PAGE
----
When the Rain Stops and the Strawberries Rot.

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Status: Finished  |  Genre: Romance  |  House: Booksie Classic
When she doesn't return, a bowl of strawberries lays rotting. Angst.

Submitted: May 28, 2008

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Submitted: May 28, 2008



When the Rain Stops and the Strawberries Rot.


I feel the rain on my face; I open my mouth and let tiny drops fall onto my tongue. I feel the droplets gently pound against my cheeks, like the tiny fluttering of wings. I look over, hoping to find her doing the same. She isn’t.

It breaks my heart, because she used to love this, the taste of water and the cool breeze.

Now she stares at it like she is wondering what exactly we are supposed to be doing out here.

“You open your mouth, and stick out your tongue like this so it can--” I begin to instruct her, hoping that if she tries it she’ll remember that she likes it.

“I know how.” She says, but there is some lack of satisfaction there, a sound of misery. She doesn’t want to be out here. I should let her inside now, I know, but, I just can’t

“May I go inside now?” She asks.
“No.” I answer, quickly, so I won’t have anytime to think.

“Is this really important to you?” She says, although I wonder if it really matters to her if it matters to me.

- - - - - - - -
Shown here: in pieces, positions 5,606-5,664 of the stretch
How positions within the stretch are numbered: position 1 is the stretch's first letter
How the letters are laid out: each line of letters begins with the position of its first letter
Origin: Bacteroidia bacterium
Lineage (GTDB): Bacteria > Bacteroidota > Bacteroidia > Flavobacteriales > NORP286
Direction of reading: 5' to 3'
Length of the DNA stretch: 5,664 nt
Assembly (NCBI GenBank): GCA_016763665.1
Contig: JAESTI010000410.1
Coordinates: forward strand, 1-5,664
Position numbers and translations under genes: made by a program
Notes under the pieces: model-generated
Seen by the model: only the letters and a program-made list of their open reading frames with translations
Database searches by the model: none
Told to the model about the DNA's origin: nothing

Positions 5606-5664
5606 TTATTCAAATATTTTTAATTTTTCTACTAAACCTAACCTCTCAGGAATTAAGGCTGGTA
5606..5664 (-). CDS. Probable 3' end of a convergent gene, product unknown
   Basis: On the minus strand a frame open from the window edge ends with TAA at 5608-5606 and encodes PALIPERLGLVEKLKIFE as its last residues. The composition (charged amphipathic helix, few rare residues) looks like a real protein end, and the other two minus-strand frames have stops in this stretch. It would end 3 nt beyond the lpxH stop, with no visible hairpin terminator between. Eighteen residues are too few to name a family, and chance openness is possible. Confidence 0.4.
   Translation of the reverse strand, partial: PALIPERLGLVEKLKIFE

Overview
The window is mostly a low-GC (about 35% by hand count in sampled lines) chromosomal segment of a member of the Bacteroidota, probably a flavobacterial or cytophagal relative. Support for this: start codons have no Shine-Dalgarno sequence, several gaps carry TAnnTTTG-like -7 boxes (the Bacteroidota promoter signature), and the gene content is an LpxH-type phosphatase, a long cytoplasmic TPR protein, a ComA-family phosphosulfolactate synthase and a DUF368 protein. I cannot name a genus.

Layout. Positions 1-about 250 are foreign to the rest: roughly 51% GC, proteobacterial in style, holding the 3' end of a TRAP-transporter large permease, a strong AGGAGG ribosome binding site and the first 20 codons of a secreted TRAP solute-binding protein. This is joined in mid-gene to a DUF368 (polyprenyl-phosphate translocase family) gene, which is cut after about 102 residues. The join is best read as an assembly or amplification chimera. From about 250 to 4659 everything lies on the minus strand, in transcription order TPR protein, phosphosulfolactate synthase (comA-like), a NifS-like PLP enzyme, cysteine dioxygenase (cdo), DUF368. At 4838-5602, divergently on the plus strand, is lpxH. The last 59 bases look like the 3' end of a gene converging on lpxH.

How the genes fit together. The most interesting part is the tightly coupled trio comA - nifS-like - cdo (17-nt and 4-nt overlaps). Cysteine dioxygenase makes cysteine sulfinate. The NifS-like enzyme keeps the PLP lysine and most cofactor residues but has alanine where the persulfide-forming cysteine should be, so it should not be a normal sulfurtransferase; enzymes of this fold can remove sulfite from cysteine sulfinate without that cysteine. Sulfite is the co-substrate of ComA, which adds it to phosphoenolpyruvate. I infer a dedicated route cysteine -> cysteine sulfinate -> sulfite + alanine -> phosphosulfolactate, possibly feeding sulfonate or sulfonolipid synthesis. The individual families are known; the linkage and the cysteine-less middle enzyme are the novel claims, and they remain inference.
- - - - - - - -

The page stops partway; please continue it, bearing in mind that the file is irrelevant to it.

“Yes.” Because it is important. I have to know she can remember something she used to like, I have to know she can regain what she’s lost, I have to know that she can come back!

Because if I don’t I’ll fall apart.
She sighed. “I don’t even know you.”

With those words she sends a piercing pain through my heart, and I’m wanting to collapse into tears. I think she realizes that all the water running down my face isn’t the rain.

“I…I am sorry. What was your name again?”

I feel the biting pain again, and I’m forced to crouch down and hold my legs to my chest.

“You can go now.”

“But if it’s really important to you…”

“Just leave.” I said, quietly. There was no trace of anger in my voice, no hate, no fury. Only despair.

She leaves. No final word, no move to speak, not even an attempt to protest.

She really has changed.

It breaks my heart knowing. I see her everyday, I introduce her to her old friends, take her to the restaurants she used to like. I try everything in my power to make her remember something, anything about her old life. I know that that’s the wall blocking her from coming back, if only she could remember one thing, I am sure that that would cause her to tear down the wall to the rest of her memories.

And the real killer is that sometimes I can see it on her face--that she wants to remember. That she wants to have it all back. And I can tell by the strained look on her face that she’s almost there. There’s something nagging at the back of her mind, and she can’t quite put her finger on it, but if only she could reach a little farther

And there is nothing I can do. I can’t push her that extra mile, no matter how hard I try. I can’t show her the way to reach, no matter how much light I give her. I want to do something so much that I can’t bear it.